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Solid of Revolution

  1. Feb 16, 2009 #1
    1. The problem statement, all variables and given/known data
    I have to go around and find the volume of a silo-shaped trash can using solid of revolution
    height 91cm
    Circumference 119.3cm
    Diameter 15cm
    http://common.csnstores.com/United-Receptacle-European-Designer-15-Gal.-Round-Top-Receptacle~img~UR~UR1180_l.jpg [Broken] is what the trash can looks like.

    I need list of the equations(s) of the curve(s) which are going to be revolved around an axis. I also need to state the upper and lower limits for the equation(s). Then intergrate the curve(s)

    2. Relevant equations
    I want to use [tex]\int[/tex] pi r^2 dx and from 0 to r
    then do the volume of a sphere and divide by half.
    But I believe this is wrong.


    3. The attempt at a solution
    I tried that equation I wrote and was not right. I think I have to use the shells intergration but dont know the set up.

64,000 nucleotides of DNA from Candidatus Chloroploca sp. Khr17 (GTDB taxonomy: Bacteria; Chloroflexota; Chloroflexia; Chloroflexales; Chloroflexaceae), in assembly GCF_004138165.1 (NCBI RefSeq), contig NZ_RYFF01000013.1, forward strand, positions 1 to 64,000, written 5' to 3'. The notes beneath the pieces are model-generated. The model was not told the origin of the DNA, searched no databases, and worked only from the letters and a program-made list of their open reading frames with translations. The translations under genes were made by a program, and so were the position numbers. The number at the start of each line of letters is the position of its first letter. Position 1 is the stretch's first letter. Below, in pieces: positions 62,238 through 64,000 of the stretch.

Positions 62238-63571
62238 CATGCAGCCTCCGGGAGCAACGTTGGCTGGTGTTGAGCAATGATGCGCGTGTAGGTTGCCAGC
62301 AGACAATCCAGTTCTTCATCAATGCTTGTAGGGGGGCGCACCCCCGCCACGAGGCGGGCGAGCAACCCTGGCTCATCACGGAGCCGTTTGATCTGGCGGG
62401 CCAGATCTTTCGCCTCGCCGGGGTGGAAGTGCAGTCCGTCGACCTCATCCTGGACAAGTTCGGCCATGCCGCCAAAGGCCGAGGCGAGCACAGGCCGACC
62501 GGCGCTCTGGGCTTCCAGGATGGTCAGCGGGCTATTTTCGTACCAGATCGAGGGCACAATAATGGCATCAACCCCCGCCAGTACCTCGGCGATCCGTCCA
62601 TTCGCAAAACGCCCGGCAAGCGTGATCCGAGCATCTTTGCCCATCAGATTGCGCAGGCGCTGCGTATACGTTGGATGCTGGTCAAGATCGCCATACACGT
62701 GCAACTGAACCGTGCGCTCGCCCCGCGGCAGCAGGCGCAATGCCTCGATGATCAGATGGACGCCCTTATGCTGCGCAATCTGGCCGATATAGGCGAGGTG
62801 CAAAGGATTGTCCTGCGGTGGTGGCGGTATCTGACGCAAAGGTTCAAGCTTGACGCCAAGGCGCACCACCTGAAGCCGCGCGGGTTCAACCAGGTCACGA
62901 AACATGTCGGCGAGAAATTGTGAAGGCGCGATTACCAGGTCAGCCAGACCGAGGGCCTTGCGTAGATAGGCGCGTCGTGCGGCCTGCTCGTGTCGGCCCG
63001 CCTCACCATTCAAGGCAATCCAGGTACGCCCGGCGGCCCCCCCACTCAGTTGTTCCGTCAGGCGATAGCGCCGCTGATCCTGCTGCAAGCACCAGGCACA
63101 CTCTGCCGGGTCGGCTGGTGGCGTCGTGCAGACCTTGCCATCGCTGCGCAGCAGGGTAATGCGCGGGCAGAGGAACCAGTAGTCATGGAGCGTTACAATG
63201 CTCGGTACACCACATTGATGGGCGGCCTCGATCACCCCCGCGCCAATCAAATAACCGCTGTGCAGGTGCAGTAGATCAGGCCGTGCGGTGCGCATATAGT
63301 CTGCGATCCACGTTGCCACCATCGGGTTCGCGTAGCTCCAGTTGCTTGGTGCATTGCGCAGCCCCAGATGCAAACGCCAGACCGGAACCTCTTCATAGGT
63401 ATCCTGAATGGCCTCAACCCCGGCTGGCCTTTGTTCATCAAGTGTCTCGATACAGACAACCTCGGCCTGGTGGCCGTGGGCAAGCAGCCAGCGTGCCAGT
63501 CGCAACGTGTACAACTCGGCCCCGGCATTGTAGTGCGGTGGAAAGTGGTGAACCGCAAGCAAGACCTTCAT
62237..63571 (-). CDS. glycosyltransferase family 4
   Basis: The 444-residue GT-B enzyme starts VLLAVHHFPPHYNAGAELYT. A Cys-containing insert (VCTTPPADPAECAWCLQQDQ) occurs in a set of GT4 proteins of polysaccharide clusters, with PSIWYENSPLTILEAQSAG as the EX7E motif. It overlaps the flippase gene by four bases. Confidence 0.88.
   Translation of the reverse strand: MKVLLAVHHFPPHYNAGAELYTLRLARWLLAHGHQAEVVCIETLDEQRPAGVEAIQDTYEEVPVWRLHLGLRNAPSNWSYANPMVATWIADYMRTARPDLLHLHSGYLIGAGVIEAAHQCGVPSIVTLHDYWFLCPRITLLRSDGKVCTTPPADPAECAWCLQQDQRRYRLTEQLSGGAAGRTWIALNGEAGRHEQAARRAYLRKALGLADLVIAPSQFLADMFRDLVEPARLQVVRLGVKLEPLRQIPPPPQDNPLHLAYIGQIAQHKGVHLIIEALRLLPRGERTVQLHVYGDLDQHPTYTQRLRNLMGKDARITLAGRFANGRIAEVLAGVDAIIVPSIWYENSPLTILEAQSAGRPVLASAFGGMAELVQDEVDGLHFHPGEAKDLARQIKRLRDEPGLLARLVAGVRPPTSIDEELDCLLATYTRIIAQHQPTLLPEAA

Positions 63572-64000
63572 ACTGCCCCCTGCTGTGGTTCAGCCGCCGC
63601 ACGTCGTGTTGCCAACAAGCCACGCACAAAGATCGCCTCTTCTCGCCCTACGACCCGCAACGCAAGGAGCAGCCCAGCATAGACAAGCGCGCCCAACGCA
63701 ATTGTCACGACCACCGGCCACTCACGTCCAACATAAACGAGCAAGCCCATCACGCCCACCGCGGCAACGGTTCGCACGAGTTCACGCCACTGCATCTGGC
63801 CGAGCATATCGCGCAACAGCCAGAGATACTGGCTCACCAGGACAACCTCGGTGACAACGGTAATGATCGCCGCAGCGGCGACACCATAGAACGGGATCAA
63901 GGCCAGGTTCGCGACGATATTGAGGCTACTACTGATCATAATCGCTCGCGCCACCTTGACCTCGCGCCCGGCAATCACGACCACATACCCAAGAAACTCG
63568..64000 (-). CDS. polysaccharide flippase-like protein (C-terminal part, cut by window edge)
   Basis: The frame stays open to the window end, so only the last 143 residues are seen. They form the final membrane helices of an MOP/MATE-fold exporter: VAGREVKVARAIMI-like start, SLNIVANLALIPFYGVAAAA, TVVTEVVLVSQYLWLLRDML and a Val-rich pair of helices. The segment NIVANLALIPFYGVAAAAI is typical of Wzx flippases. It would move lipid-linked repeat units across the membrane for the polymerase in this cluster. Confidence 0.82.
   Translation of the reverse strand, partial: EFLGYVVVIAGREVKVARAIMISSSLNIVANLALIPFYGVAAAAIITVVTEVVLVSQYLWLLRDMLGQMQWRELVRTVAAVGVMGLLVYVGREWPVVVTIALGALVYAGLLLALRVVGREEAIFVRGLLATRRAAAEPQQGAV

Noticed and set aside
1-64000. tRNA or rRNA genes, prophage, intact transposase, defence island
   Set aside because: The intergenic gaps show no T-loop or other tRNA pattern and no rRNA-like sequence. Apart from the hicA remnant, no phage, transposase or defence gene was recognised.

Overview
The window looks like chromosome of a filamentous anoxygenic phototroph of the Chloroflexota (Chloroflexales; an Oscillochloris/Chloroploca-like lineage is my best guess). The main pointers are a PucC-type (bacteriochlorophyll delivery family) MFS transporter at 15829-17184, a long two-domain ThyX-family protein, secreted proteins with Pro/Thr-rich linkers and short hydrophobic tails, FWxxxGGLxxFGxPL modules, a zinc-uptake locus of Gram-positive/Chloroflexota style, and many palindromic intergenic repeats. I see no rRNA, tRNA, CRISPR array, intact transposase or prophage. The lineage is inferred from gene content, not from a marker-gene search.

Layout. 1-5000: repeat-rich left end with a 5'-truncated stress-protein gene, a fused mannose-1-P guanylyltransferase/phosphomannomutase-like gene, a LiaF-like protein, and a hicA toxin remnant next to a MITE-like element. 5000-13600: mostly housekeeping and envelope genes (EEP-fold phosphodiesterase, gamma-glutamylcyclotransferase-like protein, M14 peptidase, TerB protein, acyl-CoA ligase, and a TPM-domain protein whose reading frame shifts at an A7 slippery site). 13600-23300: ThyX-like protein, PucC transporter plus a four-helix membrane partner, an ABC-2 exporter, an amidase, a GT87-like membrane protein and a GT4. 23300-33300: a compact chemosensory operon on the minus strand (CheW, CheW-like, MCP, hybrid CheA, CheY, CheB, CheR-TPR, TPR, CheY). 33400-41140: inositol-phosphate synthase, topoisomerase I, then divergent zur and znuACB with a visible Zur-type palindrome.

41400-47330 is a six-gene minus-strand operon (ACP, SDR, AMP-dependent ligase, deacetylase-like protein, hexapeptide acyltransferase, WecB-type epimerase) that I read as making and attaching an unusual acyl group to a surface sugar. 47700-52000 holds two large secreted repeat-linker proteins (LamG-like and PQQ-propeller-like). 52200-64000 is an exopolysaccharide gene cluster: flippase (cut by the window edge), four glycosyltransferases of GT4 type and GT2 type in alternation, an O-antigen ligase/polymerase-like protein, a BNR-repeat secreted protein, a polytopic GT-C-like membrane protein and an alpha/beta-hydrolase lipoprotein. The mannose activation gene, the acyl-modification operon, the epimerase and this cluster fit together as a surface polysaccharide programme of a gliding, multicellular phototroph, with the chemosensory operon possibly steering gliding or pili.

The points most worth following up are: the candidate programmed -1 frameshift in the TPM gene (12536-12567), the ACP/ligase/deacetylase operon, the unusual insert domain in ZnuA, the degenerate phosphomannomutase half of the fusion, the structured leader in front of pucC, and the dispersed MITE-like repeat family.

Last edited by a moderator: May 4, 2017
  2. jcsd
  3. Feb 17, 2009 #2

    HallsofIvy

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    It's hard to understand what you are doing. What I make of this is that your trash can would be represented, on cordinate system, as a vertical straight line, at x= 15, from (15, 0) to (15, 91-15)= (15, 76) and then a quarter circle with center at (0, 76), radius 15, so that its ends are (15, 76) and (0, 91). Rotated around the y-axis, the solid generated is a cylinder topped by a hemisphere.

    But you start talking about doing this as a solid of revolution but then say "then do the volume of a sphere and divide by half." Certainly the easiest way to do this would be to use the formulas for volume of a cylinder and sphere, but that is not doing it "as a solid of revolution". I would not use "shells" (and integrating with respect to x), "disks" (and integrating with respect to y) is much simpler. At each y, the radius of a "disk" is the x value at on the curve and the area is [tex]\pi x^2[/tex] so the volume is [tex]\pi r^2 dy[/itex]. That's what you want to integrate as y goes from the bottom to the top of the figure. Because the formula changes at y= 76, it is probably best to do this at as two separate integrals. For the first x= 15, a constant, while y goes from 0 to 76. For the second, the equation of a circle with center at (0, 76), radius 15, is [tex]x^2+ (y- 76)^2= 225[/tex] so [tex]x= \sqrt{225- (y- 76)^2}[/itex] and y goes from 76 to 91.
     
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